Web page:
Paso Robles Garagiste Festival 2014: The Best of the Rest

Garagiste Crowd

Our earlier review focused on the best two pinot noirs we found at Garagiste: Vinemark Cellars  2012 Paso Robles pinot noir ($29) and Vino Vargas  2012 Rio Ruso Russian River Valley pinot noir ($45).

Today we want to cover the other fine pinots we tasted at the Paso Robles Garagiste Festival 2014: the best of the rest. In roughly the order we tasted their wines, the wineries are:

  1. Tlo Wines (Paso Robles)
  2. Lazarre Wines (Paso Robles)
  3. Felten Cellars (Paso Robles)
  4. Cutruzzola Wines (Cambria)

Cutruzzola is a name you’ve read here before. We discovered them at last year’s Garagiste festival. They were one of our two newcomers of the year for 2013. (The other, Baker & Brain, was not at the 2014 Garagiste Festival.)

Tlo

Andy Zaninovich

Andy Zaninovich

Tlo Wines is a long-time dream of owner and c0-winemaker Andy Zaninovich. The other co-winemaker is his son Adam. Keeping things in the family, newlywed daughter Avery Z. Jones handles marketing. (As an aside, she gets extra credit for cleverly shortening her last name.) Her husband Bryce helps out in the winery. Avery and Bryce usually handle events, sharing the pouring and other duties. But the two were absent from the Garagiste Festival because they were on their honeymoon. (Excuses, excuses.) Andy is married to Kathleen who holds the crew together. Lili takes care of mice. Their first vintage was 2010. They’ve grown to 500 cases per year.

Adam, Kathleen, Lili, Avery, and Bryce

Adam, Kathleen, Lili, Avery, and Bryce

The Tlo 2013 Spanish Springs, Edna Valley pinot noir ($25) opens with aromas of Bing cherries followed by red raspberry and cranberry on the palate with a bit of earth. A long spicy finish rounds out a respectable pinot. Andy pointed out that the Spanish Springs vineyard is the closest vineyard to the coast in California. It gets that fog every night.

Adam and Andy with Nicole Burns

Adam and Andy with Nicole Burns

LaZarre

Adam and his wife Angie are completely committed to providing the very best possible wines at any price and will continue to do so until he departs this earth.  After all, wine is a gift from God and should be enjoyed responsibly or at least naked…..

LaZarre Wines is a joint venture of Adam and Angie LaZarre, both of whom were nice enough to pour us a taste and chat for a few minutes. These two folks are as enthusiastic about wine as anyone we’ve met. This from their website →

There doesn’t seem to be much else to say about the winery, so let’s get to the pinots.

The LaZarre 2011 Central Coast pinot noir ($32, 120 cases produced) is competent, featuring aromas of cherry and earth. The flavor spectrum is dominated by huckleberry with surprising candy notes. A solid entry in the pinot noir category.

Adam poured us a barrel sample of their 2012 vintage. Right now this wine is crunchy with tannins and oak, but the structure seems very nice. Look for it in a year or so. My guess is that it will develop nicely.

Adam and Angie LaZarre

Adam and Angie LaZarre

LaZarre produces under 1,000 cases per year. This year 600 of those cases were pinot noir. Let’s encourage them to make more!

Felten

Mary-Ellen Felten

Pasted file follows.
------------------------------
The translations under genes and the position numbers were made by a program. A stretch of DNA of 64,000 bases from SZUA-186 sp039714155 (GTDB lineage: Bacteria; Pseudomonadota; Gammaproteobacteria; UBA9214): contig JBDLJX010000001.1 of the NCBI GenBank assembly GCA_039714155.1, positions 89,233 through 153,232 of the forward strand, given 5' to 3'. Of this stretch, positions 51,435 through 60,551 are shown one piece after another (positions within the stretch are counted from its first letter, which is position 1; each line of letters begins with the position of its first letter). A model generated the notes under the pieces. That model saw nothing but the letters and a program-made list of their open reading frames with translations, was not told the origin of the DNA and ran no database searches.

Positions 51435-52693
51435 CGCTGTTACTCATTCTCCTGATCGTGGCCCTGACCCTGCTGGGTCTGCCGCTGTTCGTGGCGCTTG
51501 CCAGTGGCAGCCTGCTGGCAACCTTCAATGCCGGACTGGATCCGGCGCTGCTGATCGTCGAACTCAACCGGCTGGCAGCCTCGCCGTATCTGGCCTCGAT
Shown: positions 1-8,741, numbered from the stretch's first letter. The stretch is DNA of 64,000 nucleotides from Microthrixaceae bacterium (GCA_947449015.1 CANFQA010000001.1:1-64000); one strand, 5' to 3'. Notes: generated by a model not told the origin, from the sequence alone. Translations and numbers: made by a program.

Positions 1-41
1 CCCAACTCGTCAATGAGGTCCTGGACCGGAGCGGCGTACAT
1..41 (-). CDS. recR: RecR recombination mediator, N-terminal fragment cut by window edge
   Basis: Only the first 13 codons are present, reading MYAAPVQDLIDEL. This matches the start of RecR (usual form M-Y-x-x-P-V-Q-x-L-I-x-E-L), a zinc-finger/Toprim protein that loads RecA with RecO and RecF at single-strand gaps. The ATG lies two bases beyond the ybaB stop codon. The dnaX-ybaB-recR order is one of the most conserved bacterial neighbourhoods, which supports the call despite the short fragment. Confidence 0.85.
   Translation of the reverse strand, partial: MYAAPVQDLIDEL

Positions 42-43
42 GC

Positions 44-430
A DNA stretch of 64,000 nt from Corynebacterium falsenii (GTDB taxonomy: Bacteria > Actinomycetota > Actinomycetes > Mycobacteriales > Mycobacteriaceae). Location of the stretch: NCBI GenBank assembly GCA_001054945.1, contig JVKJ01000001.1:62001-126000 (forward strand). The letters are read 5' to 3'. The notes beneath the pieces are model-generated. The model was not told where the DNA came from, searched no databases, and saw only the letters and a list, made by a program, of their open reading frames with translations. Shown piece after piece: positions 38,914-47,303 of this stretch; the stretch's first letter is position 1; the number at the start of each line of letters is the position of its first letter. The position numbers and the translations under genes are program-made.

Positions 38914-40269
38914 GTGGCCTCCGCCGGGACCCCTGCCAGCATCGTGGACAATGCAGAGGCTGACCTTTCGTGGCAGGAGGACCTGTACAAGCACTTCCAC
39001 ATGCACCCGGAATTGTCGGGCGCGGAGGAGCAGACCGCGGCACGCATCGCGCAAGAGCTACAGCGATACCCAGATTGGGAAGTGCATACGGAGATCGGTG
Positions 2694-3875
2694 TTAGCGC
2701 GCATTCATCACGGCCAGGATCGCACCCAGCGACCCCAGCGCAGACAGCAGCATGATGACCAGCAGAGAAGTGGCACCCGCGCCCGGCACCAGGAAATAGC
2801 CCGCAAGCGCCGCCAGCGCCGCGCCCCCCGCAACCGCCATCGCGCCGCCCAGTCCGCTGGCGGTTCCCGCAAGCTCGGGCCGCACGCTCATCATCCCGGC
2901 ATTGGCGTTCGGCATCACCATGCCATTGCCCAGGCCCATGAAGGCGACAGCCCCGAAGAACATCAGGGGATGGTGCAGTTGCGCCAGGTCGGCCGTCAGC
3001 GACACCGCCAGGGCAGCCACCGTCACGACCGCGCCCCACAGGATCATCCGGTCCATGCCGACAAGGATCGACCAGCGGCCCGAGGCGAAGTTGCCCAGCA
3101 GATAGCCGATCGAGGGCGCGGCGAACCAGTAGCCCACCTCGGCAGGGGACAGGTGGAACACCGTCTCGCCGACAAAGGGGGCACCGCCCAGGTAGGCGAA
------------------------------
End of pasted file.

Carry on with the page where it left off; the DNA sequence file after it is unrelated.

Mary-Ellen Felten

Felten Cellars is another true Garagiste winery with annual production of 500 cases. As far as I can tell, the winery’s first vintage was 2011. Felten is the brain child of Stephen A. Felten who started making wine when his then-fiancée Mary-Ellen gave him a home winemaking kit. He has made wine for Norman Vineyards, EOS Estate Winery, and Rutherford Hill Winery in Napa Valley.

Stev and Mary-Ellen Felten

Stev and Mary-Ellen Felten

Felten’s 2011 San Luis Obispo County pinot noir ($21, BARGAIN) is a competent pinot noir. Unusually for vineyards this far north, the wine has the characteristic that we call “desert” (see Santa Rita Hills). Featuring fruit and spice, the undertone of dust is unmistakable.

Cutruzzola

Cutruzzola’s Lisa Miller was pouring their 2012 Gloria pinot noir ($40). Named after co-owner Frank Cutruzzola’s mother, the website’s tasting notes match ours:

Ripe black cherries, red plum, tobacco and cedar on the nose graduate to an powerful palate of cherry and spice, lifted by bright acidity. Silky tannins are beautifully balanced by the fruit and spice, and are only revealed on the precociously long finish.

Lisa had some exciting news for us. There were enough exceptional grapes in 2013 to let them produce their first reserve wine. Named, naturally, Giacomino (after Frank’s father), this gives us something to watch for in the coming months. This wine will only be available in their Cambria tasting room, scheduled to open in January.

Conclusion

This has been an excellent year for pinot noir newcomers. They have been helped by the excellent growing conditions in 2012. The real challenge will be for them to maintain the quality when the grapes aren’t quite this good (or plentiful).

About the author

Tony Lima has been a California wine fan since arriving in California from the east coast in 1974. He's lived the growth and expansion of the West Coast industry first hand. He's seen the fickle California Wine consumer fads pop up and burst... the craze for Zinfandel, then oaky Chardonnay, then Merlot, now Pinot Noir. On behalf of fellow Californian oenophiles, he hunts for great pinot noir and great values in pinot noir all along the West Coast. His day job is Professor of Economics at California State University located in Hayward. His undergrad degree in chemical engineering (MIT) and his MBA (Harvard) and Ph.D. Economics (Stanford) are the root of his interest in the Business of Wine. He is a card-carrying member of the AAWE - American Association of Wine Economists.

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